The Phoenix Emporium in Ellicott City agreed to donate some of the proceeds from a night's business after hearing her daughter's pitch, her mother said.

"She realizes that there's so much more out there in cultures and communities," Linda Dobson said. "I'm always very amazed at her dedication and accomplishments."

A lot with a little

The Peace Project has relied on personal donations in its first year and spent only $700.

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In addition to donations of a computer and school supplies that helped defray costs, Dobson and the two other directors receive free room and board from the owner of an area hostel.

Though they spent little, Dobson said they have seen big results.

Dobson recalled how one young girl that other children excluded from groups would always scribble on her paper while her classmates would draw rainbows, houses and flowers.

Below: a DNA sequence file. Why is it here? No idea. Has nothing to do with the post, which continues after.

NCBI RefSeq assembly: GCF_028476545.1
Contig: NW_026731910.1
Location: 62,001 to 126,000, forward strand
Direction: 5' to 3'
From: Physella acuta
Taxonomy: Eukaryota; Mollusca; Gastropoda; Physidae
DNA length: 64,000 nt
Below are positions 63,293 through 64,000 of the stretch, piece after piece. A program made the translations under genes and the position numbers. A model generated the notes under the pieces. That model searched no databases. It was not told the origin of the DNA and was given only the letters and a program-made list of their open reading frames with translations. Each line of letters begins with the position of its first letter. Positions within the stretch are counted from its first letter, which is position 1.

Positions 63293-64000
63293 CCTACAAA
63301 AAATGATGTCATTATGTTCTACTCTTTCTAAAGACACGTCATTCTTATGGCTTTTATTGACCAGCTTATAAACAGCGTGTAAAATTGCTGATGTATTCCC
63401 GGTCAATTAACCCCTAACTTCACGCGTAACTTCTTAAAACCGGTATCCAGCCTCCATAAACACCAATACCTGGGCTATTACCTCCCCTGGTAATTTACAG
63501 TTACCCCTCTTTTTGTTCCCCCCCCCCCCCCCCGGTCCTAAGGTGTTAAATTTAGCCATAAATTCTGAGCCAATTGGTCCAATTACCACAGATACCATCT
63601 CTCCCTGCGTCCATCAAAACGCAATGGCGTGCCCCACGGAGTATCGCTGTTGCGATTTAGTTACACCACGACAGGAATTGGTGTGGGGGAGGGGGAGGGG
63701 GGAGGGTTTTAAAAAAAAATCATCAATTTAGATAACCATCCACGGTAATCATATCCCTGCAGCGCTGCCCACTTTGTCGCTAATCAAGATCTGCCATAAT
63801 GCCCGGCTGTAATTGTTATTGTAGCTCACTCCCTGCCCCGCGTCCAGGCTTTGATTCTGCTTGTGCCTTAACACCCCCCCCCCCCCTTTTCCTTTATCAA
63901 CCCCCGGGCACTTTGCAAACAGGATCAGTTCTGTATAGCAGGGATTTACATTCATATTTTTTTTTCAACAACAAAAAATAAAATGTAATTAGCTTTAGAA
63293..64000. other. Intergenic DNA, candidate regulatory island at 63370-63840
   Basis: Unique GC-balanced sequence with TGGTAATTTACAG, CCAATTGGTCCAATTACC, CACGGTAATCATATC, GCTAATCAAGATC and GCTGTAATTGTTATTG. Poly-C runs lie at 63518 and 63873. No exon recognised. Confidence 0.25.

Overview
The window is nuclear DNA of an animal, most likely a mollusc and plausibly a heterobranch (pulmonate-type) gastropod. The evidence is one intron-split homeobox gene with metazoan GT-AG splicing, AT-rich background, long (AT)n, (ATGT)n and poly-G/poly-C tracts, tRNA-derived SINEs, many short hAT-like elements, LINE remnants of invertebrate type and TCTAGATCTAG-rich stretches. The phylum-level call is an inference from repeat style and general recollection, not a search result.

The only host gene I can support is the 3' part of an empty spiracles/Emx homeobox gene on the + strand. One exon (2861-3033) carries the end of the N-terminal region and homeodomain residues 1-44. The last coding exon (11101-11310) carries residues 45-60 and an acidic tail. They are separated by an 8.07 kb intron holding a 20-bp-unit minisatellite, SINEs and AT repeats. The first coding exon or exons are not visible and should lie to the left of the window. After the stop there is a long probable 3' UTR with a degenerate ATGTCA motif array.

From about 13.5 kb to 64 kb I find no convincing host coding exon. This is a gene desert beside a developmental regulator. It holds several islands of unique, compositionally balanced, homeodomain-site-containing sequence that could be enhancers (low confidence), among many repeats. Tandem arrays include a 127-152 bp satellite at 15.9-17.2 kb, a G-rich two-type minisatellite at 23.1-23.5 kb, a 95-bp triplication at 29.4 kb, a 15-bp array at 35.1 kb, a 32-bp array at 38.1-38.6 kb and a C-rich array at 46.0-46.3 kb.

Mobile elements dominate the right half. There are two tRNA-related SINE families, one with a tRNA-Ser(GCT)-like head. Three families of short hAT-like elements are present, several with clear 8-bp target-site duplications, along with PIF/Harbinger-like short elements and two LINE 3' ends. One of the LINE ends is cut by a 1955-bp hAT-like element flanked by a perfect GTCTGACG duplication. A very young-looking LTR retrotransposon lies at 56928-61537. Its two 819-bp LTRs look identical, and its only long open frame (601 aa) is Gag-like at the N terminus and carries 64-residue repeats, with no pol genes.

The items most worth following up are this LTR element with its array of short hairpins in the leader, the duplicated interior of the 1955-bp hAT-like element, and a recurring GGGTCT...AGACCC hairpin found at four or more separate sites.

Dobson suspected it was because the girl feared being judged by her peers, she said.

After working as a group, the girl has become accepted into the group and has recently begun drawing pictures like her peers.

"The kids are learning a lot and they're learning very fast," Dobson said.

Dobson cited another example of a 15-year-old boy whose parents pulled him from primary school before he could complete it.

The boy's parents never completed school and now operate a bar. They believved the boy could do without those lessons, Dobson explained.

And even if he wanted to return to school, the teachers would be hesitant to include a teenager in a class of 10-year-olds, she said.

"I don't think there's anyone there pushing for him," Dobson said. "We're the ones pushing."

With The Peace Project, the boy has taken English lessons.

Looking forward

The year Dobson has spent in Nicaragua has been a learning experience for her, too.

Her Spanish skills have improved to the point where she is now fluent.

Dobson has also learned to communicate with the Nicaraguans, who tend to handle issues indirectly, she said.

She said she plans to stay in Nicaragua until January so she can experience the festivities that accompany a Nicaraguan Christmas, she said.